Publication: April 2012 from Twilight Times Books
Series: book 2 in Griffin Rising
Rating: 4.5 ♥ / 5 ♥ – I really liked it
For centuries, there have been rumors about a lowly caste of supernatural beings known as the Terrae Angeli. Armed with the power to control Earth, Fire, Wind and Water, these warriors and their apprentices clandestinely serve as guardians for humans in danger.
Forced to become mortal, ex-teen angel Griffin has been banished from the Terrae Angeli. Struggling to adjust, he enrolls in the heaven-and-hell known as high school. In spite of his friends’ support, Centennial High proves to be a battleground, complete with a malicious math teacher.
And to make matters worse, his Mentor, Basil, has been ordered to take on a new apprentice, the gifted and egotistical seventeen-year-old Sergei, whose covert attacks make Griffin’s home life as bleak as a Siberian winter.
Caught between school, Sergei, and a desperate secret, Griffin is certain of one thing: the only way to fight a Cold War is with Fire.
SPOILERS FOR GRIFFIN RISING
Griffin’s Fire by Darby Karchut is a solid, engaging sequel in a wonderful series. Griffin is about to embark on one of the most terrifying journeys of his life – high school. Resigned to living his life as a human, Griffin not only has to worry about a math teacher who seems out to get him and his relationship with Katie but a new apprentice moving in to the house – Sergei, who clashes with Griffin like water on fire.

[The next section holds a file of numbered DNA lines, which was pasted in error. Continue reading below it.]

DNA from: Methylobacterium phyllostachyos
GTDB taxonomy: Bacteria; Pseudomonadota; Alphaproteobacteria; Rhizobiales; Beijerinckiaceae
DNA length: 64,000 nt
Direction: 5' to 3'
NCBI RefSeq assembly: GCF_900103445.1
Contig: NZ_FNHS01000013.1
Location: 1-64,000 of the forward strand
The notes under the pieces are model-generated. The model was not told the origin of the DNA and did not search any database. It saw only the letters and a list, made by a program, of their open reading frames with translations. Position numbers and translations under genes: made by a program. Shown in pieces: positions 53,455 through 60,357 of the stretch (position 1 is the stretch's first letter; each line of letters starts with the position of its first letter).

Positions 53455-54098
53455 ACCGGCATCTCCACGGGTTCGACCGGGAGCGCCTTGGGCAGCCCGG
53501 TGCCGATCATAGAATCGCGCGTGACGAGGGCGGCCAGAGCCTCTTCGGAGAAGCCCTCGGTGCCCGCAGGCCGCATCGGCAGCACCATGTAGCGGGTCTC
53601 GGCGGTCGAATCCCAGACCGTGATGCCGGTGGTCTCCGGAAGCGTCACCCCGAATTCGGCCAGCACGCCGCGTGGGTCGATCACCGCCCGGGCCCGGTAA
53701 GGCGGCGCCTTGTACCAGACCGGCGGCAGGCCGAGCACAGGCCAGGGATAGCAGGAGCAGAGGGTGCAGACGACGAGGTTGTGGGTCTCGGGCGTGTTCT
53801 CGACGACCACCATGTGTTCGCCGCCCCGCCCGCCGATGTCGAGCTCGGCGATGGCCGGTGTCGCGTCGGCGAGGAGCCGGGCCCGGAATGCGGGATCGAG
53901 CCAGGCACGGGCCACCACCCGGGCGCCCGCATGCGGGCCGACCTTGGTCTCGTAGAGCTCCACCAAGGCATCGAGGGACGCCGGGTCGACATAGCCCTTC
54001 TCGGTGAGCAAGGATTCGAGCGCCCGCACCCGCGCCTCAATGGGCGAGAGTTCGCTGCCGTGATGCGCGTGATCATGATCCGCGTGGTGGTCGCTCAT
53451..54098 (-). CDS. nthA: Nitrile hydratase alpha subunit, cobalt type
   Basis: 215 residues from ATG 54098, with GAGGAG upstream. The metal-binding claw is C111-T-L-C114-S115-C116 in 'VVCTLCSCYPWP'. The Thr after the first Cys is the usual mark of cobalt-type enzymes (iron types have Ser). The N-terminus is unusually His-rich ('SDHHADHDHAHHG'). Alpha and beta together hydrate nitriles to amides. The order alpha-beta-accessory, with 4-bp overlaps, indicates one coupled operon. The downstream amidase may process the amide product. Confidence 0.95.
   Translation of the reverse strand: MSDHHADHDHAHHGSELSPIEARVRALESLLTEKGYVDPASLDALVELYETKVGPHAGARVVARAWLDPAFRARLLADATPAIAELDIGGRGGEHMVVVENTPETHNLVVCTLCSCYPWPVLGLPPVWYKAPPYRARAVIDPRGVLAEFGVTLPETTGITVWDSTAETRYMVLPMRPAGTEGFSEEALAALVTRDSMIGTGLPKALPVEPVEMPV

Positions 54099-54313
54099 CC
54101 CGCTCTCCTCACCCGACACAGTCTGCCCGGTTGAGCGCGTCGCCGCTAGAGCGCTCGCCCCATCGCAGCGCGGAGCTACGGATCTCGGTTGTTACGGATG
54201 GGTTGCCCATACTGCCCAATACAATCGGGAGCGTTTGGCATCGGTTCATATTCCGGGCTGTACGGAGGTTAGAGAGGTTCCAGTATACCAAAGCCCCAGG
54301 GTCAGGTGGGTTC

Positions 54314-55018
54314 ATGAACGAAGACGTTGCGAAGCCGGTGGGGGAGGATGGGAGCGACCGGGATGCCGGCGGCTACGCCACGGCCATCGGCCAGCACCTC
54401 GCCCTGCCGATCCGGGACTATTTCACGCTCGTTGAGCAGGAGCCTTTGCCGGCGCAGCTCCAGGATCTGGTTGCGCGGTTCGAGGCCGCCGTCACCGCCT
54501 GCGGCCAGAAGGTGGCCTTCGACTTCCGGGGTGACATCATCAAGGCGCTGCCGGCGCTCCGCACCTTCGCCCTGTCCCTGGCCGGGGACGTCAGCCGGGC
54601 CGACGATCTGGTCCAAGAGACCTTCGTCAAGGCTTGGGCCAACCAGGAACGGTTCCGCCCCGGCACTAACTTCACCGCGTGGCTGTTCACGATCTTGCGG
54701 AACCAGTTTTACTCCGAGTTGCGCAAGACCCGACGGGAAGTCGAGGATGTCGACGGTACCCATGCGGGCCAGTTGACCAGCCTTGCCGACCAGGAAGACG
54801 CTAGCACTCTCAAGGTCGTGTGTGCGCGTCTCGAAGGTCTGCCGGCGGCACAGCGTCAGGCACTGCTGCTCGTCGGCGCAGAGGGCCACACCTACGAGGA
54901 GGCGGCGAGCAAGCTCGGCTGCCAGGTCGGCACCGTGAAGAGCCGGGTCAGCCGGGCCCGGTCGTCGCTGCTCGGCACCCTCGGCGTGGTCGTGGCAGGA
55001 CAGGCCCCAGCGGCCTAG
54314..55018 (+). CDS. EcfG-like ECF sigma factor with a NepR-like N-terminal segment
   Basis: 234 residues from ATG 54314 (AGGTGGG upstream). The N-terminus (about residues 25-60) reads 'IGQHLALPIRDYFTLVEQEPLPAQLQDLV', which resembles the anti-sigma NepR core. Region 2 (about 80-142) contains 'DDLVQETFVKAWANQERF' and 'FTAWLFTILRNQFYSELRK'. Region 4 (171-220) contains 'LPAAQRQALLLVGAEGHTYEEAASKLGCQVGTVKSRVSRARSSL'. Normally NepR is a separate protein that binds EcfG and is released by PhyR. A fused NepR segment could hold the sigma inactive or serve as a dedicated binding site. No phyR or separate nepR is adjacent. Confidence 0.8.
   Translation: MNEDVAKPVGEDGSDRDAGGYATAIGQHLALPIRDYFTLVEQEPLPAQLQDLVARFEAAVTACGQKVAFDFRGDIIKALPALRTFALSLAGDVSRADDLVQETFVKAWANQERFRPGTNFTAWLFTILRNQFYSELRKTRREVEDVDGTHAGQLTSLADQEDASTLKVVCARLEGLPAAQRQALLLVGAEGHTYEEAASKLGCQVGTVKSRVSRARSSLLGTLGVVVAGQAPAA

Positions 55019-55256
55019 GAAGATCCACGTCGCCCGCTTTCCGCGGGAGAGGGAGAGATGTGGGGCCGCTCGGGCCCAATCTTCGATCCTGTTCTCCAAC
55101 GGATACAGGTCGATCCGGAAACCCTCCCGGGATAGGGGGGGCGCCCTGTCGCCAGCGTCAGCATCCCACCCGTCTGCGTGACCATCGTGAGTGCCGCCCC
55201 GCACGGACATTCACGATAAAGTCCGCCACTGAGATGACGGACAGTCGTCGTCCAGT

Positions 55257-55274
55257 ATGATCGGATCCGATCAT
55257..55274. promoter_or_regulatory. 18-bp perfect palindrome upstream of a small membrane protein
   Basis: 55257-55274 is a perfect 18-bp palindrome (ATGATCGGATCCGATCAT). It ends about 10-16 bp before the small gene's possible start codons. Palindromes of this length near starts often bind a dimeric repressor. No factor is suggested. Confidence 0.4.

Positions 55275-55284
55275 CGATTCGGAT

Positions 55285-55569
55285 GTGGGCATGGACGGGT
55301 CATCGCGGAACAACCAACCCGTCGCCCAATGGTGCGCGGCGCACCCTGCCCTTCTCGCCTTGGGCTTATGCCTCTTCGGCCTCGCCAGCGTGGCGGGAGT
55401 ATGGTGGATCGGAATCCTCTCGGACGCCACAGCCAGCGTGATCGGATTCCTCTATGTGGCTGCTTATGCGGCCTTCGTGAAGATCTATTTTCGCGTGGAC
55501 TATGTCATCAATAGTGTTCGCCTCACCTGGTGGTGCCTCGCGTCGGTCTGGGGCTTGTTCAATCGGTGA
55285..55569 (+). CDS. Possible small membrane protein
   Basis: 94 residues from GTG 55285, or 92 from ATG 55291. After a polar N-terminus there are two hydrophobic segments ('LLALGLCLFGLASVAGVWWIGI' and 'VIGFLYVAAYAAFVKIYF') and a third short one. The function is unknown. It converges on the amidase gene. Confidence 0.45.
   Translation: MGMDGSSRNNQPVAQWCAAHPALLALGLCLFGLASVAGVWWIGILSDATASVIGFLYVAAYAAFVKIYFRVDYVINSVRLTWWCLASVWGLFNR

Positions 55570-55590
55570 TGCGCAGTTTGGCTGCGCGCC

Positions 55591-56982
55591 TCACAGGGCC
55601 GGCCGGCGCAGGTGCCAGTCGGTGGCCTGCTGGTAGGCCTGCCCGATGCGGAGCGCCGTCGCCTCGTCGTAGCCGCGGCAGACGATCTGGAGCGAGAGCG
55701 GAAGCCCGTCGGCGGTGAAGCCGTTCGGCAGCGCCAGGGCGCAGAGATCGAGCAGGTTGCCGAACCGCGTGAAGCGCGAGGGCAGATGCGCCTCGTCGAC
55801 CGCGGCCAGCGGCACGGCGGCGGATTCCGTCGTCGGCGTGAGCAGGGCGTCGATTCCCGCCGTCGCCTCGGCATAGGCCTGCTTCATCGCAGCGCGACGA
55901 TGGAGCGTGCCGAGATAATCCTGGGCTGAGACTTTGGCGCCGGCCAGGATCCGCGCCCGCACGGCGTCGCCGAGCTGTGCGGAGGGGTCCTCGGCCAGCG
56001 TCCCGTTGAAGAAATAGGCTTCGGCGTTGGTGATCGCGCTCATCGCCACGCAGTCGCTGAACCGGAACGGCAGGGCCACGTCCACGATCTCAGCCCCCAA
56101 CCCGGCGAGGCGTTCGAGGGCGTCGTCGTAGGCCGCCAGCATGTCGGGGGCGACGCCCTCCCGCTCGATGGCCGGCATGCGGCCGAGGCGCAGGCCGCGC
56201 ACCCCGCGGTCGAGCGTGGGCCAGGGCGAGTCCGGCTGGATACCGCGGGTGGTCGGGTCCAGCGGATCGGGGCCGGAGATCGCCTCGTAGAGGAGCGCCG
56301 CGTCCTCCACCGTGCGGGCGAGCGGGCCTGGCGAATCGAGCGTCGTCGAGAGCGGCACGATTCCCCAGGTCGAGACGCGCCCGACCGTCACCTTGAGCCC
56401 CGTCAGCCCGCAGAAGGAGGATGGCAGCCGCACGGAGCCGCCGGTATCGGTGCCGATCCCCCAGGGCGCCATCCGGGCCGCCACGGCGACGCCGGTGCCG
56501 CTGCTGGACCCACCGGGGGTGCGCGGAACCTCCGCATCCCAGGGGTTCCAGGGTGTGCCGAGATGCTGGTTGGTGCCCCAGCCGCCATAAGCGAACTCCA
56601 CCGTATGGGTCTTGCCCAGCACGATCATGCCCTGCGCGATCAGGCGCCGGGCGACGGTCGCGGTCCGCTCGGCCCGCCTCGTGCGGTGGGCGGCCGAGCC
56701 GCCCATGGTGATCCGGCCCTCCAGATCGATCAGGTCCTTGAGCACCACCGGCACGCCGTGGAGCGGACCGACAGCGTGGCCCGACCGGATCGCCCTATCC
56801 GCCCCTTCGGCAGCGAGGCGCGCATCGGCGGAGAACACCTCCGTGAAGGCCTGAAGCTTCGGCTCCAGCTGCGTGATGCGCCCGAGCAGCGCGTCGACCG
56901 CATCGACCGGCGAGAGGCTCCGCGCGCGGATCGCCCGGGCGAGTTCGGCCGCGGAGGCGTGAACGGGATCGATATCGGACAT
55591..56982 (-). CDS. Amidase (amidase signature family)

I still really like Griffin, and I think his stint as a human has allowed him to mature and grow in a way that staying a Terrae Angeli wouldn’t have. He seems to have a better appreciation for what he’s lost, and what he has in his relationships with Basil and Katie. A lot of that appreciation comes from having Sergei on the scene, too. Here is someone else who moves into the position with Basil that Griffin can no longer fill, and he begins to doubt Basil’s care. And of course Sergei has to hone in on Katie and manages to bully and blackmail Griffin in regards to their relationship. Sergei is one of those characters that I love to hate.
In Griffin’s Fire, Darby Karchut has Griffin trying to figure out where he fits in and navigate a world that has completely changed for him. And things aren’t calm now. Nicopolis is still out there somewhere, and he’s been experiencing some weird fluctuations with his powers – powers he’s not even supposed to have anymore. There are some great moments of introspection through the journal entries from Griffin, Basil and Katie, and the battle of words that Griffin and Sergei involve themselves in daily turns into an actual battle near the end, resulting in some tense moments for Basil and Griffin. This second book is quieter than the first (despite being named for the fire element). The ending seemed to come up quickly and be resolved without too much angst, but it has a good lead up to the third book to come, which I will definitely be waiting for.
Paperback copy received from the author in exchange for my honest review. Thank you!